The November "sweeps" ratings period won't officially end until tonight, but the blockbuster performance of ABC's "Who Wants to Be a Millionaire" is already altering the prime-time landscape and shaking up network strategy for the next important audience measurement in February and beyond.
CBS yesterday announced it will launch a new quiz show, "Winning Lines," in early January, while NBC said it hopes to have its remake of "21" on the air by February.
"In the vein of networks being copycats, we're jumping on the quiz show bandwagon like all our other competitors," CBS chairman Leslie Moonves said yesterday during a teleconference.
"I admit I probably wouldn't be putting `Winning Lines' on our schedule if it wasn't for `Millionaire,' " Moonves said. "Look, ABC came into sweeps pretty much out of it, and, thanks to `Millionaire,' wound up with victory. I take my hat off to them."
As for NBC, in addition to adding a game show, the network also announced a major shake-up in its plans for February. After seeing "Millionaire" knock off its "Leprechauns" mini-series as well as CBS' "Shake, Rattle and Roll," NBC said yesterday that it is pulling back from the big-event, multi-night mini-series that it has been relying on for the last several years with such hits as "Gulliver's Travels" and "Merlin."
While it is far too late to cancel "10th Kingdom" -- a collection of ancient fairy tales and myths reworked for TV by Robert Halmi Sr. -- NBC said it has rescheduled the mini-series to start later in the month so that only part of it will air during February "sweeps."
The prospect of "Who Wants to Be a Millionaire" as a regular series three nights a week starting in January, which ABC declined to confirm or deny yesterday, is not exactly cause for celebration. But I'll take Regis Philbin several nights a week if it means putting an end to Halmi and his practice of turning great books into prime-time mush.
While ABC took the big prize, NBC and CBS did have some success in November. NBC's "ER" again finished as the highest-rated regular series of the month and season to date, while CBS's "One Special Night," starring James Garner and Julie Andrews, became the highest rated network movie of the year thanks to its overwhelming margin of victory Sunday night.
Von Stroheim's `Greed'
One of the most ambitious restoration projects in film gets its world television premiere Sunday, as TCM presents a four-hour, 40-minute version of Eric Von Stroheim's "Greed."
The 1924 film by the legendarily stubborn Von Stroheim, whose career was marked by a chronic inability to work within the confines of Hollywood's studio system, has long been regarded as one of the classics of world cinema -- even though the 9 1/2-hour version Stroheim first envisioned (as well as the 4 1/2-hour version he eventually submitted to MGM executives) was never released. The studio eventually released a two-hour version.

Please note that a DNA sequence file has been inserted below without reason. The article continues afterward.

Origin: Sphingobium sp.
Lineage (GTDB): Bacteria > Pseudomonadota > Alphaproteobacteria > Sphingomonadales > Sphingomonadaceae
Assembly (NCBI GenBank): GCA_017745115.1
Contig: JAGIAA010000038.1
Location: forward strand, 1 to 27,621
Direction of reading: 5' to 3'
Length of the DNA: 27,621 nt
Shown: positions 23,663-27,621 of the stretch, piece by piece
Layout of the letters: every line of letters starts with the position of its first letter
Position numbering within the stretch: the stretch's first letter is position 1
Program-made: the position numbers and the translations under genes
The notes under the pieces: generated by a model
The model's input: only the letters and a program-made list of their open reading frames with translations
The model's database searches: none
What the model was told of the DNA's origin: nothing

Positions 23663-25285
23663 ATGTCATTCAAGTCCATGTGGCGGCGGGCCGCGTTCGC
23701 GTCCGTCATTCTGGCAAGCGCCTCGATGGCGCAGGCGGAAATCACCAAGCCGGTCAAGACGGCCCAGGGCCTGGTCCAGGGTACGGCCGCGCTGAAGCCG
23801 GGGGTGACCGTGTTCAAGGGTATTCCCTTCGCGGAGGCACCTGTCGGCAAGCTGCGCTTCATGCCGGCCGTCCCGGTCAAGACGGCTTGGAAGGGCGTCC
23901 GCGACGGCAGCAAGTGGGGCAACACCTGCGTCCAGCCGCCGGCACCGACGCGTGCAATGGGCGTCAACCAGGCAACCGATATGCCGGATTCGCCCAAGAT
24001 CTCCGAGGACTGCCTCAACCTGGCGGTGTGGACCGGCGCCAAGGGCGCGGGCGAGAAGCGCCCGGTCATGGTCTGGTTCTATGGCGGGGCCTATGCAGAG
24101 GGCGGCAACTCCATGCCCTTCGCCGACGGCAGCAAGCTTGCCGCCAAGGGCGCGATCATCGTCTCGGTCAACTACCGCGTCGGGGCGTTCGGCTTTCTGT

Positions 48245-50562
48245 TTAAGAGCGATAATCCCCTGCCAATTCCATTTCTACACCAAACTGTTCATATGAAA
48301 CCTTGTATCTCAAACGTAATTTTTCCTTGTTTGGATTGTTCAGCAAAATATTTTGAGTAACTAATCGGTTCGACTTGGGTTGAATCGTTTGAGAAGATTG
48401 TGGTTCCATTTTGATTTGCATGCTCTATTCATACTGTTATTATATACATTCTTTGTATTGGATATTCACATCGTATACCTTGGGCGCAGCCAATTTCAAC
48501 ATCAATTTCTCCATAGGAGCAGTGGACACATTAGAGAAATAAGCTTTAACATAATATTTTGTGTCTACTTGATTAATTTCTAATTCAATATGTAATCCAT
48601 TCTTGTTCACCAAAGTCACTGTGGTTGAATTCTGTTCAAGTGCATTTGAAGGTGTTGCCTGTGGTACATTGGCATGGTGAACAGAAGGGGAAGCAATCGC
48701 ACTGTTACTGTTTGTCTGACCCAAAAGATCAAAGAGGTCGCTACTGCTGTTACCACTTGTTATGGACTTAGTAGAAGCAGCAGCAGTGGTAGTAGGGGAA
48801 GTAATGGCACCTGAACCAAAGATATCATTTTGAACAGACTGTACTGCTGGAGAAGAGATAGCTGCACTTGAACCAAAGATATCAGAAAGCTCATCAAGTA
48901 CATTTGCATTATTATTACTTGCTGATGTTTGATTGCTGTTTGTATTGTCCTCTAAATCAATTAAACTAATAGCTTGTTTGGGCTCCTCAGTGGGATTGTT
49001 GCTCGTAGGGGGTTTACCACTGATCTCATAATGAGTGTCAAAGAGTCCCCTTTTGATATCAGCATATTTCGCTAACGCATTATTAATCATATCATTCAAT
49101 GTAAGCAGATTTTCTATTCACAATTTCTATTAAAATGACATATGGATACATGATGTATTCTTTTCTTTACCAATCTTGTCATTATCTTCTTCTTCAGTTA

The story of a dentist and his wife who escape poverty when she wins the lottery, only to find their riches a decidedly mixed blessing, "Greed" shot to pieces all sorts of film conventions. It also features one of the all-time classic endings, as the dentist, McTeague (Gibson Gowan) and his erstwhile friend and now sworn enemy Marcus Shoulder (Jean Hersholt) face down each other in Death Valley.
The TCM broadcast begins at 8 p.m. Sunday.
-- Chris Kaltenbach
HIV films on MTV
Five short films from MTV viewers dealing with the subject of HIV/AIDS will be shown tonight as part of the music channel's observance of World AIDS Day.
"Director's Cut: World AIDS Day '99," produced in conjunction with the Kaiser Family Foundation, will air at 10 p.m. tonight on MTV. Jennifer Love Hewitt will serve as host for the program.
The five films were chosen from more than 250 submitted. A panel of judges, including musicians Sarah McLachlan and Coolio, actor Sharon Stone and film directors Ted Demme, John Singleton and Allison Anders, will choose a grand-prize winner to be shown at the AIDS Action National Leadership Awards in Washington in April.
-- C. K.
TV's `Golden Age'
Good news and bad news with MPT's latest pledge drive. The good: we're already at Day 5. The bad: there's still six more days to go.
But included in the coming days' programming is at least one show that should prove worth enduring the latest beg-a-thon for: "Omnibus: Television's Golden Age" (8 p.m. Monday) offers Alistair Cooke the chance to relive his years working on the revered TV showcase -- and viewers the chance to enjoy, once again, such talents as Orson Welles, Leonard Bernstein, Nichols and May, James Dean, Eartha Kitt and the Benny Goodman Trio.
-- C. K.
Larry King chatfest